Beyond the merchant and the clergyman: Assessing moral claims about development cooperation
By Peter van Dam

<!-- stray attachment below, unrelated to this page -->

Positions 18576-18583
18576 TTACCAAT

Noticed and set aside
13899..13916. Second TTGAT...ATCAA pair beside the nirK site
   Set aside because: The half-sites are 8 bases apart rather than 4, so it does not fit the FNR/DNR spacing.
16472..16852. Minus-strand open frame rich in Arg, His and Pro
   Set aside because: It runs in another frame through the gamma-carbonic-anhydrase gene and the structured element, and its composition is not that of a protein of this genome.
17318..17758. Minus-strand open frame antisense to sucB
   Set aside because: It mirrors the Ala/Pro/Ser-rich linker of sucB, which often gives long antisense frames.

This article proposes to move beyond the categories of altruism and self-interest in the analyses of the motives for development cooperation. This opposition ignores the inherently moral nature of development policy. The article illustrates the shortcomings of such a perspective by tracing the metaphor of the merchant and the clergyman as archetypical figures shaping Dutch development policy. Through these images, the suggestion of an opposition between moral and amoral motives in the history of development has gained a strong foothold within the interplay of scholars, policy makers and public opinion. We go on by assessing claims about economy, security, solidarity, prestige and guilt, and ecology, which have been brought forward to legitimise Dutch foreign aid. This analysis calls for research on the dynamics of the transnational exchanges of ideas, interests and expectations, especially during episodes when the moral validity of policy was explicitly contested.